Social Security Depletion: What Happens When the Money Runs Dry?

Based on the latest projections, the program's trust fund will run out of money in 2034. Does this mean we won't be receiving any benefits then? Definitely not.

Social Security Money

It’s a common misconception that when the Social Security Trust Fund runs out, there won’t be anything left to pay for our Social Security benefits. This is incorrect. To understand why, here’s a brief backgrounder.

Since the last significant tax rate reform was implemented (during Reagan’s presidency), taxes collected had always been higher than payments made for benefits. The surplus went into the Social Security Trust Fund which steadily grew as this favorable scenario continued.

In recent years, however, the circumstances started to change. Payments began exceeding the collections, and the fund started declining because it had to be used to cover the shortage.

So now the question is: what happens when the fund totally runs out? At worst, complete benefits will not be given out. Why? Remember that the trust fund is only being used to cover the shortage. The main source of funds is still the taxes collected. And, the total taxes will still be enough to cover about 3/4 of Social Security benefits. In other words, without trust fund money, we can still expect to receive 75% of our benefits. That’s a relief to know, isn’t it?  Better to receive something than nothing, right?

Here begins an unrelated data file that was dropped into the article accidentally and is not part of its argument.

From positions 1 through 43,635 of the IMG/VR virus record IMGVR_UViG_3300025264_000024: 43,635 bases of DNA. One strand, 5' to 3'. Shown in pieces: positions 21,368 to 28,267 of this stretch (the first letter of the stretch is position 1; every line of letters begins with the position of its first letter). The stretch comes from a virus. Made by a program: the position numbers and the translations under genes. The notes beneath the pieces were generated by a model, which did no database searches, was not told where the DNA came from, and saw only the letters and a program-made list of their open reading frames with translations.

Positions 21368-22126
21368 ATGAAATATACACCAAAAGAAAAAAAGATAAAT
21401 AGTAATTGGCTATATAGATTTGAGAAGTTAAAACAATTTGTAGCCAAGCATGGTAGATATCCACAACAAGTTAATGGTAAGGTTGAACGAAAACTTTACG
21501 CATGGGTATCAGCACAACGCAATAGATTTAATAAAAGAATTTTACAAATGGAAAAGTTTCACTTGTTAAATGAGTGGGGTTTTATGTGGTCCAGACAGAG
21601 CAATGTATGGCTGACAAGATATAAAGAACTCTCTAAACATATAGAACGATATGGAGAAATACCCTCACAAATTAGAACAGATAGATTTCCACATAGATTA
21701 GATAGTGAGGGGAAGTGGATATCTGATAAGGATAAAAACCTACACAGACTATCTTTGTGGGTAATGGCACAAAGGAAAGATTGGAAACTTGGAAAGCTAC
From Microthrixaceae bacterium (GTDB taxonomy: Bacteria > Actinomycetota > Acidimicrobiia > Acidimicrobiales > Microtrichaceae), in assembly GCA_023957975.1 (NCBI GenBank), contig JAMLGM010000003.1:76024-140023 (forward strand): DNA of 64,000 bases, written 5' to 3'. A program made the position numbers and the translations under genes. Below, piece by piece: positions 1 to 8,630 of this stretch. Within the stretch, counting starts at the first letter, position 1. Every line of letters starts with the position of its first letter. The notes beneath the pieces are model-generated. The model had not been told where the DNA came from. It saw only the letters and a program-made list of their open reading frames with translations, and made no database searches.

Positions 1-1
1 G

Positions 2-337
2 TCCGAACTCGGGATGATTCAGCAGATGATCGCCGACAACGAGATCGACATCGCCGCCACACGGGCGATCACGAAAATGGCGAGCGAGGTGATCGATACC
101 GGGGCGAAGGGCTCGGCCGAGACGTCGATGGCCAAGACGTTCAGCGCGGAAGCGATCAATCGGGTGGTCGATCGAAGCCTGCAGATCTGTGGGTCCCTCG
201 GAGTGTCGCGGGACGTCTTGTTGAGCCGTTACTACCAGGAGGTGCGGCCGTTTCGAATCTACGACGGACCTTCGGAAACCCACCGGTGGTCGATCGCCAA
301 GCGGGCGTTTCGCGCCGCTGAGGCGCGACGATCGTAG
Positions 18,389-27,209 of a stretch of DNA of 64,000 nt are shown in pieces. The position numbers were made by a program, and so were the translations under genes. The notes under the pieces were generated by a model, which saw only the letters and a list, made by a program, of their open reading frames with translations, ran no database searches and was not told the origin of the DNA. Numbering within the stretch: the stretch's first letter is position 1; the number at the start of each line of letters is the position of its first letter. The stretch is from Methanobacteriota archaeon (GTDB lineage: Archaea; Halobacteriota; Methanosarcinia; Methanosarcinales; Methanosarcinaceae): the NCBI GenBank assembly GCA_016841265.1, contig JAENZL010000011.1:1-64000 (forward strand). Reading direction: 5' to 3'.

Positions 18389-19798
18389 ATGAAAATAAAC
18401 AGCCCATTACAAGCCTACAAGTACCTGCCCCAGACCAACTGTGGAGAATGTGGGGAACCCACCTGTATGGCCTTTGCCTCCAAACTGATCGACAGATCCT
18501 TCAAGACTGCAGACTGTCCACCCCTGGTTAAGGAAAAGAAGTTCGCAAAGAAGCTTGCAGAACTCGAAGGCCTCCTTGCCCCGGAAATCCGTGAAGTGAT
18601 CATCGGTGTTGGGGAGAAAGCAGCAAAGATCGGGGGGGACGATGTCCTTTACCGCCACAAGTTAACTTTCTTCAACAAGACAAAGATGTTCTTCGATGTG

It also has to be said that this forecast is still just a forecast and isn’t set in stone. 2034 – the year when the funds are forecasted to be depleted based on the Social Security Trustees Report — is 18 years away. In between, it’s not realistic to think that the government will just let it happen. Of course, they will have to intervene. And what can they do? It will come down to a choice between who will carry the burden — the government or the public.

Redemption of special issue non-tradable government bonds is a good start. But that’s the easy part. The hard part is paying back those bonds. And if they choose to bear the brunt of the problem, they have the option to borrow funds from somewhere else, reduce government spending, or maybe redirect other funds to the Social Security Trust Fund.

On the other hand, there’s also a simpler way to solve the problem. Either increase payroll taxes, or reduce the amount of benefits. Applying these changes though will be easier said than done given that the administration that does this will most likely be looking at their last term in power since it’s highly unlikely that they will receive further support from the people if this is the solution they come up with.

The bottom line is this: as troubling as these forecasts seem like, there’s still hope that necessary adjustments can be made before it’s too late. Eighteen years is a long time to come up with a fix. The important thing is — something has to be started now. With a new president coming in, it’s about as good time as any to figure out the best possible solution to turn the situation around.

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